So we said to Yele, if you co-found it, we’ll bring the capital and support with strategy, help you build the team, and we’ll help to grow it. Yele said yes to that, and the rest is still a story being told.
And Michael Seibel is an LP in both Microtraction funds to this day.
I understand that Pave wasn’t investing as early at the time, but why did it need to be a separate fund? Why not do it as Pave?
KA: Yeah, I made the argument to our shareholders that it couldn’t be Pave for a number of reasons. First, our three-pronged approach meant that our focus was broad, and as a result we were inevitably missing some deals, which became a problem. Second, to develop the pipeline, we needed to build a stronger consumer-facing brand and investment process – which in Microtraction’s case included standard deal terms that enabled us to write checks faster. And third, building Microtraction as a separate entity was really an opportunity for us to partner with Yele, and to implement our strategy of identifying and backing strong founders on the continent.
Did this initial experience with Microtraction then inform your fund-of-fund strategy?
KA: Sort of. If we’re going to get into the other elements of Pave, I think it’s helpful to understand our broader ambitions. Our ultimate goal, like many other African founders and investors, is to help transform the continent. There are inherent limitations to what any one firm, or two individuals, can achieve. If there were 10 more of us, we would build 10 more Paves, so we knew that we needed to develop an incentive model to empower more smart people around us.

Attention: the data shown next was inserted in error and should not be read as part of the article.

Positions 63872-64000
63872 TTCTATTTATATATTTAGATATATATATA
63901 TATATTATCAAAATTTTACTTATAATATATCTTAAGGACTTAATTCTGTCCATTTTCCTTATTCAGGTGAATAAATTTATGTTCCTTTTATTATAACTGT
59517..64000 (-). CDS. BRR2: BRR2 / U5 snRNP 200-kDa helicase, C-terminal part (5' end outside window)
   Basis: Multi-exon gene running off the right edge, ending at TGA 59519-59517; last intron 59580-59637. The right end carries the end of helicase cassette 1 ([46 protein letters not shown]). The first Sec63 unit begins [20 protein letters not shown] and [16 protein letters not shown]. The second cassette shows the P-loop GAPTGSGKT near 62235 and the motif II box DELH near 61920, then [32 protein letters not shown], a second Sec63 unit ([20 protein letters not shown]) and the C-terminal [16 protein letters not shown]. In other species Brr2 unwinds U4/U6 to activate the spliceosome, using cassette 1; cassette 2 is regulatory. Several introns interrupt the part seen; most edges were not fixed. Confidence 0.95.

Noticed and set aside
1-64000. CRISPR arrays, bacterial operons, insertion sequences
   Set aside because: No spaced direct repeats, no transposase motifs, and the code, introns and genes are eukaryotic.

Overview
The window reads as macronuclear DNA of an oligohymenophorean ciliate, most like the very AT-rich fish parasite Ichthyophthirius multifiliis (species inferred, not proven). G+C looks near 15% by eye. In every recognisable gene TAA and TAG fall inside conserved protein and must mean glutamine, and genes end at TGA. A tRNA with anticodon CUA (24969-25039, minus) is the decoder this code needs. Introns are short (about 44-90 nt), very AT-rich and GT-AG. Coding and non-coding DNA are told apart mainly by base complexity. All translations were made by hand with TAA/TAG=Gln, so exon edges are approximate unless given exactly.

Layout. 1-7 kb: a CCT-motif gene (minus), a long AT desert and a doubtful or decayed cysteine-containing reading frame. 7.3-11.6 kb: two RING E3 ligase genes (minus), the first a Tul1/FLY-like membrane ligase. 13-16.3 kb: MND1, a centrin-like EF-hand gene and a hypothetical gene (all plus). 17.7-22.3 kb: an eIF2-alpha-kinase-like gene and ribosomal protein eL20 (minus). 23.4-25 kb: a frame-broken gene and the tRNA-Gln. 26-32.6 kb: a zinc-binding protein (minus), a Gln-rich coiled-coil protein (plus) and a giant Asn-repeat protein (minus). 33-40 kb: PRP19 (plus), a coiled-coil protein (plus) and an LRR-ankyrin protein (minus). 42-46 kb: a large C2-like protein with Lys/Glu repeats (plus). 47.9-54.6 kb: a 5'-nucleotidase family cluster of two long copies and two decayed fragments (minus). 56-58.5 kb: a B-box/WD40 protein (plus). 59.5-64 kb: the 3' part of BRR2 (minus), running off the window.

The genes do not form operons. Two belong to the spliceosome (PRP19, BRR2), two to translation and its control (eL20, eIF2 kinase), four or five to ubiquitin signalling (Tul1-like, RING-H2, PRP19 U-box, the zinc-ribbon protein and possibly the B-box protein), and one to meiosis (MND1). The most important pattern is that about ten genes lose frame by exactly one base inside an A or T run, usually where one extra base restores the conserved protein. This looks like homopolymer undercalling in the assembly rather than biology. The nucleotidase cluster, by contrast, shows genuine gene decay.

I’ve always been particularly inspired by certain communities, like the Jewish community, for example, for building incentive models and network effects within their communities, to find success, build wealth, and transform their environments together. I remember meeting one guy and he had backed probably five to ten strong investment companies, that had different focuses and advantages and approaches. And then they had then gone on to back 10 to 20 really great companies. Their network effect was insane…there was nothing that they could not achieve if they put their minds to it – jointly they own or have influence over many sectors.
That was the starting point of us saying, for Africans to develop the African continent, we need to do way more of that. We need to back each other.
So back to the fund-of-funds, it became a part of our strategy to back other emerging fund managers and broaden the Pave network of companies exponentially. It made sense, as Microtraction found initial traction as a fund, to see how many other Microtractions we could back and/or help build…that led to Magic Fund, The Flip Capital and the list continues…
And I gather the other prongs of your strategy with venture-building or JVs follows a similar logic?
KA: Exactly. We’re trying to work with the best (and most) founders in an incentive-aligned and positive-sum way. Also, we’ve made a lot of their own mistakes and seen a lot of things across our network, which are lessons we wish to impart to our partners.